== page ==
12. The non-transitory computer readable medium of claim 11, wherein the at least one recoverable block comprises at least one block selected from a leaf block, a branch block, and a root block.

13. The non-transitory computer readable medium of claim 11, further comprising detecting at least one non-recoverable block and removing the non-recoverable block from the tree database by formatting the block as a free block.

14. The non-transitory computer readable medium of claim 13, further comprising tracking the repair and storing lookup keys associated with the at least one recoverable block and the at least one non-recoverable block in an in-memory catalog.

15. The non-transitory computer readable medium of claim 11, wherein ensuring the at least one recoverable block represents a disjoint region comprises comparing the at least one recoverable block with a second recoverable block to ensure there are no duplicate records or overlapping of the at least one recoverable block and the second recoverable block.

Description:

TECHNICAL FIELD

The present disclosure relates generally to mass data storage networks and data storage filing systems. More particularly, aspects of this disclosure relate to methods, non-transitory computer readable media, and devices for efficiently repairing tree databases with variable-length records.

BACKGROUND

Various forms of storage systems are used today. These forms include direct attached storage (DAS) network attached storage (NAS) systems, storage area networks (SANs), and others. Network storage systems are commonly used for a variety of purposes, such as providing multiple clients with access to shared data, backing up data and others. A storage system typically includes at least one computing system executing a storage operating system for storing and retrieving data on behalf of one or more client computing systems (“clients”). The storage operating system stores and manages shared data containers in a set of mass storage devices.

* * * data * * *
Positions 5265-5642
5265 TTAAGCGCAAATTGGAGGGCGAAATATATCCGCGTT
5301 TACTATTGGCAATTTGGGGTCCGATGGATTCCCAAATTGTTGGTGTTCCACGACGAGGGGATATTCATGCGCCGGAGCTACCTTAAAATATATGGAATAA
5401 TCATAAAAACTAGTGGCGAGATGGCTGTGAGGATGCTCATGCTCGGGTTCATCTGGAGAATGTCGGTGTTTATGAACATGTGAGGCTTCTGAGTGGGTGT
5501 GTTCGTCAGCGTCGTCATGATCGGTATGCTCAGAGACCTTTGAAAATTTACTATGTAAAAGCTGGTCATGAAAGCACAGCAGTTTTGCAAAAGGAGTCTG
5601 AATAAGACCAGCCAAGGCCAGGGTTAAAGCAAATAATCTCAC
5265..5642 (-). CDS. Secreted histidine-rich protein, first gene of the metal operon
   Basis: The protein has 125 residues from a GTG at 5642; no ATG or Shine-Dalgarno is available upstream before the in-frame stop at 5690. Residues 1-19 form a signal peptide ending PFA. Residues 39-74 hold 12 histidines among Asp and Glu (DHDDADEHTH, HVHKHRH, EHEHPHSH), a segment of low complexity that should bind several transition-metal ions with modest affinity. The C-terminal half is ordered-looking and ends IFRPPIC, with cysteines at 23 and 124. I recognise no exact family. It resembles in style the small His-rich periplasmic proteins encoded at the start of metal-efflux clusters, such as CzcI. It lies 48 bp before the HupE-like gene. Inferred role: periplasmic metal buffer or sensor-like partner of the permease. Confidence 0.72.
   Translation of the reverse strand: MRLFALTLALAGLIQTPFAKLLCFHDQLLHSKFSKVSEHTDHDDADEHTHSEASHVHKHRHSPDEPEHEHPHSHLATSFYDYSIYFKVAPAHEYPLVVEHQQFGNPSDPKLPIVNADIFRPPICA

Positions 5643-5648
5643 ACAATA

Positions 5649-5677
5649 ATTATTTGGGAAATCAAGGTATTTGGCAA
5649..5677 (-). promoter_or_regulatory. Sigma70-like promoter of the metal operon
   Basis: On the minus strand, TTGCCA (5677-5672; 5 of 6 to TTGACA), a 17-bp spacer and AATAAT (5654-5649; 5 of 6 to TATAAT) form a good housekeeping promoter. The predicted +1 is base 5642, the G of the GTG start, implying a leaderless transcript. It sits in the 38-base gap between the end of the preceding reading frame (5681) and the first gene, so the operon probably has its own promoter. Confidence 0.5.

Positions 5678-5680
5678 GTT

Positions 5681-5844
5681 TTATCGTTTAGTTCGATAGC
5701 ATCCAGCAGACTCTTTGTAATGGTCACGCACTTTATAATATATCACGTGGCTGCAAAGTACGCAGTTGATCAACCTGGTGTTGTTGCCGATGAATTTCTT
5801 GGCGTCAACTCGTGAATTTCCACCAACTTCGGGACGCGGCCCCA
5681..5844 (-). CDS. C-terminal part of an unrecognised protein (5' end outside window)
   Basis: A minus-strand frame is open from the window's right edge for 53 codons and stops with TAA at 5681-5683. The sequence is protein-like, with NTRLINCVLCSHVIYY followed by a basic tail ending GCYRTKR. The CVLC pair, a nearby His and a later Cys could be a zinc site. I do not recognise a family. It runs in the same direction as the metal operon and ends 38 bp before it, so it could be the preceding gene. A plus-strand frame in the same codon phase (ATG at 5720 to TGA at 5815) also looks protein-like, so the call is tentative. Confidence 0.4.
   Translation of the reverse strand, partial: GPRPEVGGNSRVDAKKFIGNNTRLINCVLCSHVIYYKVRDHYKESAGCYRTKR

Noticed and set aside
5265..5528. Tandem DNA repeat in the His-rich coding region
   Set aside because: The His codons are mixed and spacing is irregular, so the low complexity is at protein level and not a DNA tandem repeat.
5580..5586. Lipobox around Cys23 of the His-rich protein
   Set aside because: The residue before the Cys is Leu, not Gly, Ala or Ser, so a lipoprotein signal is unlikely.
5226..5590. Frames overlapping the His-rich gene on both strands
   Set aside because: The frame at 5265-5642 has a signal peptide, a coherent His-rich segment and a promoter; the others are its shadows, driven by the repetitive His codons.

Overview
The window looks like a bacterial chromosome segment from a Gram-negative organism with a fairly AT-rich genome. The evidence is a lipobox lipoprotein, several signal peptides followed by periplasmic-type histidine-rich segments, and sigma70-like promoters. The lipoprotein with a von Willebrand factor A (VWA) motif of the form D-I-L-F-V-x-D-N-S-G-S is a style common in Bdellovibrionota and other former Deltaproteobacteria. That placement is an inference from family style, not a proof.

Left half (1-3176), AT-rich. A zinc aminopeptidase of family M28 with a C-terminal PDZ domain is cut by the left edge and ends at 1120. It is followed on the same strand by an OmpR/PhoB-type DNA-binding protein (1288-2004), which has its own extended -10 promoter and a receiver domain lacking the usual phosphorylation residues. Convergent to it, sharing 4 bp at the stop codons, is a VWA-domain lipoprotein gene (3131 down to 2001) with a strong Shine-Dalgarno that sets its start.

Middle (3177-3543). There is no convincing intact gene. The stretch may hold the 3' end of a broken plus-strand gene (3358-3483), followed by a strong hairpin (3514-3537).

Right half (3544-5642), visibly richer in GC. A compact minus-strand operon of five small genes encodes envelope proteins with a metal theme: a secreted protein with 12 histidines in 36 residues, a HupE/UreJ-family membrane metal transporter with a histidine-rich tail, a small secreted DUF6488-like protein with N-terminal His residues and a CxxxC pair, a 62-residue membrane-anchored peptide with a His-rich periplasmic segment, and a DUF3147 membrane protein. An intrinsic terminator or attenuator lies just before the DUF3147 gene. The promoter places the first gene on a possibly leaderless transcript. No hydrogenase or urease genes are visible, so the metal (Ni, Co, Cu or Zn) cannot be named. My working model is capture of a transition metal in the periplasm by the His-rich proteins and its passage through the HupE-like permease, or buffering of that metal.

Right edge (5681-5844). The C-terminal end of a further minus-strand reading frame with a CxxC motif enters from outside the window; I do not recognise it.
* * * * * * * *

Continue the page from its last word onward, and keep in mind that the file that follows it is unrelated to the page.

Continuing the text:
Storage systems are being used extensively in virtual environments where a physical resource is time-shared among a plurality of independently operating processor executable virtual machines. Typically, storage space is presented to a virtual machine as a virtual hard disk (VHD) file. A storage drive (for example, C:\) is then presented to a client via a user interface within a virtual machine context. The client can use the storage drive to access storage space to read and write information.

Cloud computing with virtual machines is becoming popular today. Cloud computing means computing capability that provides an abstraction between a computing resource and its underlying technical architecture (e.g., servers, storage, networks), enabling convenient, on-demand network access to a shared pool of configurable computing resources that can be rapidly provisioned and released with minimal management effort or service provider interaction.

In the cloud computing environment, storage space is made available to clients by a cloud provider for storing information via a file system, which is software that keeps track of all of the data stored and manages read/write operations on the data. The term “file system” can also be used to refer to the actual structure of the stored data. The files within the file system are generally stored within a hierarchy of directories. A directory is simply a software-based entity which can contain information, such as one or more files, other directories and/or other data, and which is used to organize stored information.

Despite the overall improvement in the reliability of data storage systems, particularly in cloud computing, they sometimes fail and it remains necessary to implement methods to repair said data systems. In a typical system, a backup agent executing on a primary computer system creates a copy of the data system to a secondary computer system where it is stored. Accordingly, if data loss occurs or specific data fails at the primary system, the data system is completely rebuilt, block-by-block based on the legal rules of the data system until the data loss or failed data is located, localized and repaired. This is a common technique that ensures all the data located in the initial failed data structure are inserted into the new data structure correctly formatted based on the legal rules used to insert the data. However, where the damage is relatively small, i.e. a block that cannot be loaded, or a bug exists in the code that causes a record to be inserted in the wrong place, completely replacing the entire data system is an ineloquent and excessive response that requires a large amount of disk read operations (“I/O”) and unnecessarily consumes time and resources.

BRIEF DESCRIPTION OF THE DRAWINGS

FIG. 1 is a schematic block diagram of an exemplary file system B+ tree structure of a storage system.

FIG. 2A is a schematic block diagram of an environment including a storage system that may be added advantageously used with the present disclosure.

FIG. 2B is a schematic block diagram of an environment including a cloud based storage system that may be added advantageously used with the present disclosure

FIG. 3A is a schematic block diagram of a tree database 300 where the individual entries in the blocks are retained in a sorted order.